The Erosion of American Pale Ale Retires Firestone Walker Pale 31
Long before Firestone Walker was known for their strong barrel aged beers, long before Luponic Distortion and even the family of “Jacks”, they had a very focused, classy lineup of beers here in their only market of California. If you went to the grocery store in the mid-2000s, you saw Firestone Walker Double Barrel Ale, now known as DBA, Firestone Lager, which has been retired with a quick retro return this year, and Firestone California Pale. All three beers were the very few “micro brews” you could purchase at the supermarket alongside endless packages of Bud Light and Miller High Life. At that time, I had no idea Firestone Walker would go on to murdering the IPA game, whether it be session, single or double IPAs within a few years.
The Beginning of My California Pale Love
My favorite of those three core beers was Firestone Walker Pale. My only other real comparison when I began drinking that beer was Sierra Nevada Pale Ale, and believe it or not, these two beers were night and day different. Sierra Nevada was my introduction to a hop forward beer. My initial response was that it was a mouthful of bitter pine notes with a very mineralistic quality to it. In comparison, Firestone Walker Pale was far and beyond more pleasant, with a very neutral malt body and floral and grassy hops instead of that classic and sometimes harsh Sierra Nevada house character.
Like many in the middle 2000s, I gravitated away to bolder, more flavorful beers as the strong, 99 IBU fad was in full swing. Alongside my tastes and the country’s trends, Firestone Walker followed suit and created Union Jack IPA, which at the time, overtook Firestone Walker DBA as their breadwinner.
A History Lesson
According to Firestone Walker, the first incarnation of this beer debuted as Windsor Pale ale in 1997, with some regal English homage using English Malts and initially English hops. In 2001, Windsor became just ‘Pale’ and was hopped using American hops. Surprisingly, this beer was also at one time blended with Double Barrel Ale for a hint of wood and caramel. It was not until 2006, right about the time I began drinking this beer, that the DBA component was removed to become the bright crisp beer I fell in love with. It was then renamed Pale 31 and underwent slight packaging changes over the past decade.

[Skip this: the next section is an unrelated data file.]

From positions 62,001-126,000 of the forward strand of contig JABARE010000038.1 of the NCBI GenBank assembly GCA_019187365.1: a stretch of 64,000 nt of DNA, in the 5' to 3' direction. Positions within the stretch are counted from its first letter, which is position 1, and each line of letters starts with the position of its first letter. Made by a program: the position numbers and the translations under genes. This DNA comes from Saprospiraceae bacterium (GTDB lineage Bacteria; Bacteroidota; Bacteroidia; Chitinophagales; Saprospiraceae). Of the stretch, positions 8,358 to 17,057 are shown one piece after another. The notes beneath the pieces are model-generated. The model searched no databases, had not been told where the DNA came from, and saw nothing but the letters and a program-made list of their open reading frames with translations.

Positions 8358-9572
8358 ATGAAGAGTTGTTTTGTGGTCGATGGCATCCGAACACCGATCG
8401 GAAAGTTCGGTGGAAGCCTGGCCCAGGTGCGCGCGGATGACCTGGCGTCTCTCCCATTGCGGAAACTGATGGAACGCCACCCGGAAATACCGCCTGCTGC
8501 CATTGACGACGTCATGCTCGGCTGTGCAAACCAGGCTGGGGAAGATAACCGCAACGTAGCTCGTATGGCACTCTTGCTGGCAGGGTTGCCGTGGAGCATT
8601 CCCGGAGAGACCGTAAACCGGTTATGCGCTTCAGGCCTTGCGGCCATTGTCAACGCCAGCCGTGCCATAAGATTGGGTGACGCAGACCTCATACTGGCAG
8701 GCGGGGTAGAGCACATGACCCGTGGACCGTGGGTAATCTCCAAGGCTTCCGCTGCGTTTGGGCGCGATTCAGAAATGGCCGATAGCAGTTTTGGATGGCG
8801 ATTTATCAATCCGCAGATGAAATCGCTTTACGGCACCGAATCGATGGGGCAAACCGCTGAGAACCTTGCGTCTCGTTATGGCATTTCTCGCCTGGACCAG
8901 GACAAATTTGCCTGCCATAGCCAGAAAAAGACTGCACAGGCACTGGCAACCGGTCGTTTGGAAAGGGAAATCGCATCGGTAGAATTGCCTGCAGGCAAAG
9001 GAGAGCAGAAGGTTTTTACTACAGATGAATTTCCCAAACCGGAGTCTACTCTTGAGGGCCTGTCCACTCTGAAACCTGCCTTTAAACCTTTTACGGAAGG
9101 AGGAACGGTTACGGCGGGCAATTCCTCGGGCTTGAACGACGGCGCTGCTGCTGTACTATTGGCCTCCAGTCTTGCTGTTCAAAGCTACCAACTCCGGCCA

Firestone Walker spent many years making private label beers for California restaurants as well as Trader Joe’s grocery store. Depending on who you ask at Firestone Walker on any given day, you will get the “scoop” that the private label Pale Ale sold to restaurants and the Mission Street Pale Ale of yesteryear was in fact Pale 31 with a slightly different hop regime or just flat out Pale 31.
The Erosion of the American Pale Ale
Around the time that Firestone Walker struck gold with Union Jack, they also added to the “Jack” family with Double Jack and Wookey Jack to meet the flavor and alcohol demand, and also were baited into the Session IPA craze with the introduction of Easy Jack. Easy Jack and many other session IPAs were billed as beers that had the aroma and flavor of an IPA but the strength of a light lager. While I personally enjoyed this trend, two things happened: this kicked the American Pale Ale to the curb and the trend itself faded away within a year. Consumers dismissed American Pale Ale for perception of lack of hoppiness and dismissed Session IPAs due to them being priced the same as a single IPA with half the shelf life. In the last three years, Stone Brewing retired their flagship pale ale, attempted to reformulate it, and quickly retired that too. Meanwhile, Firestone Walker added a new product in 2016, Luponic Distortion. Luponic Distortion was a response to the crave of a modest strength hoppy beer that would be perceived as new every 90 days to combat the brand loyalty issue going on in the retail market. Firestone also struck gold with 805 Blonde Ale, a 4.7% blonde ale for those looking for something lighter. Between the demand for Pale Ale, Firestone’s Easy Jack and 805 products, it was only a matter of time that Pale 31 was bumped out of the lineup, and sadly, that day came last week.
Pale 31’s Legacy
This Pale Ale recipe is by far Firestone’s most award-winning beer. Taking 10 GABF medals in the American Style Pale Ale Category and three medals in the Session Beer category . As well as four Gold medals at WBC (a bunch of European Beer Star Awards as well). In regards to the folk lore portion of this article, there were award announcements for Mission Street Pale a few years back, fueling the rumors that there wasn’t much difference if at all between the main brand and the private labels.
Everytime I went to Firestone Walker BarrelWorks or the main brewery in Paso Robles, my first pour was Pale 31. At the source, it was one of the most beautiful beers I’ve ever drank.
A note from David Walker
“Pale 31 has been put out to pasture simply because the American palate it helped awake has decided this style is not for them. Let’s hope they come full circle and we can dust off the spell book and create this beautiful creature once more”